Address: 5970 S. Palos Verdes Drive, Rancho Palos Verdes, CA 90275 [ Map It ]
I stumbled upon Abalone Cove almost by accident when using Google Maps to find another location. I spotted the parking lot while in satellite view and thought it might make a great place to stop while in the area to catch some photographs of sunsets. Upon further research, I found that there are tide pools and some sea caves which made the location attractive to me.
Visiting the location’s website, I saw that there is a $5.00 entrance fee. Using Google’s Street View, I scouted the road along Palos Verdes Drive to find a place to simply pull over and park for a bit with the intent to simply walk down to the beach, however, I found plenty of No Parking signs and only two turnouts that held no more than four cars at a time and the signs posted there were marked “1 hour Parking.” Really no way around paying the $5.00 to visit the location. I chose to visit the location in the afternoon and when I arrived, the gates were open and no fee was charged. Also, I did notice on the website that the location has marked hours and I was curious what my time frame to park, get down to the beach, set up some shots, and get back to the car before the gates closed, so I telephoned and the gentleman said that once inside the parking area, you can leave whenever with no worries about having your car trapped there overnight if you arrive after the stated hours (use your own judgment).
Once on site at the location, I put on my hiking boots and slipped into my Lowepro camera backpack. For this shoot, I brought along my Canon 5d Mark II and my favorite Canon 24-105mm f/4 lens and my heavy Sigma 50-500mm f/4.5 lens. I also packed my tripod, battery grip and the usual extra batteries, miscellaneous camera gear, and a large bottle of water. All told, my backpack most likely weighed in over 30 pounds.
At a little after 3:00 pm, I set out on the trail leading down to the beach. There are two trails from the parking area. One in the lower corner and one in the upper corner. Most people appear to chose to take the lower trail. I took the upper trail because the sea caves were my priority. Taking a wrong turn, I ended up in the same place as a lower trail which comes out on a very rocky beach. By rocky, I mean, large rocks that make walking slow as the rocks move and roll under your feet. Caution: You can easily twist an ankle on this beach while walking on the rocks, so be careful and take your time. Hiking boots that support your ankles would be advised. Once on this beach, you can find the waves crashing into the rocks for some great shots. You can also see the curvature of the beach and the cliff (Portugese Point) that juts out to the south.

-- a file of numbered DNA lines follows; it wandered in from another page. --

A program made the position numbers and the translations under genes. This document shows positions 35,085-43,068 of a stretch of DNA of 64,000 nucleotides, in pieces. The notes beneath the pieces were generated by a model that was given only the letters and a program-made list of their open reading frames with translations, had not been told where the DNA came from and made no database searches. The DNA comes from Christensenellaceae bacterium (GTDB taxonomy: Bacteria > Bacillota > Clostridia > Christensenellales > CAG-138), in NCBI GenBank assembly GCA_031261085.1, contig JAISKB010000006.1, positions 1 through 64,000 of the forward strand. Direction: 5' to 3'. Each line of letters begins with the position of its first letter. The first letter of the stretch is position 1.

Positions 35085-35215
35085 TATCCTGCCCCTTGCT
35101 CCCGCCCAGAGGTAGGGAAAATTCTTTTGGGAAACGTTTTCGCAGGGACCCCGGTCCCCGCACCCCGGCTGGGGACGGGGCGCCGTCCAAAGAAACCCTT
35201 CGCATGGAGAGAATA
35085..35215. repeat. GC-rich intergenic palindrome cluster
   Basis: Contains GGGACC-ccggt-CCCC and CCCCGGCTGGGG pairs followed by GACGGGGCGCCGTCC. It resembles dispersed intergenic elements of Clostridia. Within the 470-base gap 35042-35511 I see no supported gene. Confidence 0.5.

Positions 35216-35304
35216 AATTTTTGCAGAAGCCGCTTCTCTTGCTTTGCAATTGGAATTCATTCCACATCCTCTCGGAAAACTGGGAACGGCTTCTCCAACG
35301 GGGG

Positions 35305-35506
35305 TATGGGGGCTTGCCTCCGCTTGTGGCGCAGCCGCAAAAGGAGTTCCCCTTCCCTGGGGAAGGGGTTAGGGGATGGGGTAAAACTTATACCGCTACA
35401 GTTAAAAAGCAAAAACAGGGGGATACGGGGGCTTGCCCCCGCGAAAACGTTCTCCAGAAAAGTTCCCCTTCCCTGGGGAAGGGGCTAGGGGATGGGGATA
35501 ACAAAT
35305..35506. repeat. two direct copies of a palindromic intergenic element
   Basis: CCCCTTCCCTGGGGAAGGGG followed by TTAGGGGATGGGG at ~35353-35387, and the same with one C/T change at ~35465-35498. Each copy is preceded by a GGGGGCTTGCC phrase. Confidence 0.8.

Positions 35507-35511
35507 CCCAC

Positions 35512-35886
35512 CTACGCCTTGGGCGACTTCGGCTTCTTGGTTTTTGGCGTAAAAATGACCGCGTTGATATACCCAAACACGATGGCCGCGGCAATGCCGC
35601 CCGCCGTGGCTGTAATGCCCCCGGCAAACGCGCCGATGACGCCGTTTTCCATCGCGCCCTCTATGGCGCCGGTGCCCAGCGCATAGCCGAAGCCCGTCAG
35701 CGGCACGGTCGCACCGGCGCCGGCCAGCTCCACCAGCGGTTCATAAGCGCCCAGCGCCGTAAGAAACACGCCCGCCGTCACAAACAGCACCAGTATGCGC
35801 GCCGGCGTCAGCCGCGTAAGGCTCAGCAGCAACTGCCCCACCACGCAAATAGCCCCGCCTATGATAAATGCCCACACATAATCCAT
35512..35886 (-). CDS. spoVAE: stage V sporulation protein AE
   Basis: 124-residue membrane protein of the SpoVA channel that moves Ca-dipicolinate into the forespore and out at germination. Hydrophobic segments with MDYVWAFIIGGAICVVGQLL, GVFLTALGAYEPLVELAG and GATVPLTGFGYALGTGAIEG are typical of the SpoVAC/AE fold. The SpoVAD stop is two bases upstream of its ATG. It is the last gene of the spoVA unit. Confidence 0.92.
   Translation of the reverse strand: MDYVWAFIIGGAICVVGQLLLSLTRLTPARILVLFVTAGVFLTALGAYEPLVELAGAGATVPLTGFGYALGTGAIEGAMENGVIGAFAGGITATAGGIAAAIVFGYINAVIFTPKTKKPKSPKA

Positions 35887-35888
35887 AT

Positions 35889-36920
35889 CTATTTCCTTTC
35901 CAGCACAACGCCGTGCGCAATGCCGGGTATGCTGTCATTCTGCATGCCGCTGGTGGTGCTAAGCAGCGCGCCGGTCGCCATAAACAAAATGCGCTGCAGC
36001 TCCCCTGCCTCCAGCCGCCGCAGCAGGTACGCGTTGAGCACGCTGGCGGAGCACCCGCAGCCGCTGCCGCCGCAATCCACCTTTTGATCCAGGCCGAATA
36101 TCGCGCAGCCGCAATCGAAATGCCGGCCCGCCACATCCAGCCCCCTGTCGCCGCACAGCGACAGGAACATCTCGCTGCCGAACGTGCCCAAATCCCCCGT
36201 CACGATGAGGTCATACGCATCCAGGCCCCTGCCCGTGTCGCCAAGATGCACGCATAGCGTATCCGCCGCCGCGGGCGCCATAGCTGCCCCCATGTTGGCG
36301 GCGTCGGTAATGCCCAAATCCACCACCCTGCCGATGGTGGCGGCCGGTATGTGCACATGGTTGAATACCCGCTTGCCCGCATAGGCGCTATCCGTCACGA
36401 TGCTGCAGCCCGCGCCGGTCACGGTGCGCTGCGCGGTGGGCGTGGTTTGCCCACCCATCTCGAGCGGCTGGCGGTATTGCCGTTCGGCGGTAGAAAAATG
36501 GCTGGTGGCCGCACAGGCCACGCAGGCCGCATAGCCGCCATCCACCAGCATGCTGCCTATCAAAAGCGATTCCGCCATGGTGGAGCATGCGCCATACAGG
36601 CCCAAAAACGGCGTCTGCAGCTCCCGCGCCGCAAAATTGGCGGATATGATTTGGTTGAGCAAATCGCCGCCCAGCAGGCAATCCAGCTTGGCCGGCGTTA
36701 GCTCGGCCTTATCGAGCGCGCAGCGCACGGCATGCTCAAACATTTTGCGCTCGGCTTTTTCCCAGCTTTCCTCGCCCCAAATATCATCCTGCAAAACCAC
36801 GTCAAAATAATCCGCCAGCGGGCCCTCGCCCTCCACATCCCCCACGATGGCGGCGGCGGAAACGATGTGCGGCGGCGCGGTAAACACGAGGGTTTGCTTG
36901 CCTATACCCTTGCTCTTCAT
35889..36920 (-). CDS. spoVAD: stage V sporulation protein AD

The hike down to the beach takes about 20 minutes, which includes a stop or two at look out points to admire the view. Going back up takes a bit longer as the trail is much steeper than it looks making me wish I would have left my heavy 5 lb. Sigma lens at home. Keep in mind, this is a steep dirt trail that I imagine could cause you to slip and slide with worn out basketball or tennis shoes with no tread left on them.
The lower trail ends at the rocky beach, however, if you go back into the small canyon where you came out, the trail can be picked up again on the right to continue along the bluff and on down to the bottom of Portugese Point, and if low tide, tidal pools. Around the corner, on the south side of Portugese Point is Smuggler’s Cove, and the better sea caves where the ocean rushes in making for some great shots. Caution: While at the tide pools, having a spotter along to watch for rouge waves is advised as many have been swept into the sea without notice. In fact, recently the park was closed for several weeks after several people, on different occasions, were swept to their deaths by rouge waves caused by a southern hurricane.
Capturing the Shot: It’s best to check the tidal charts before scheduling a trip to Abalone Cove. Low tide days are best to visit the tide pools and high tide days produce shots of the waves crashing on the rocky beach.
I chose to visit this location in the late afternoon so that the sun would be off to the north of me while shooting the beach in the opposite direction and which would make the ocean appear more blue with less reflections, and I wasn’t disappointed. The draw back to late afternoon is that the nightly marine layer begins to roll in and you can see it coming off in the distance. Use your best judgment for the shot that you are looking for.
All told, this is a great location that seems to be overlooked by many photographers by virtue of the hike. Getting down to the rocky beach is fairly easy. Getting to the tide pools and sea caves will take a good bit of hiking but well worth it to capture that unique shot that is rarely found in California and more often associated with Hawaii.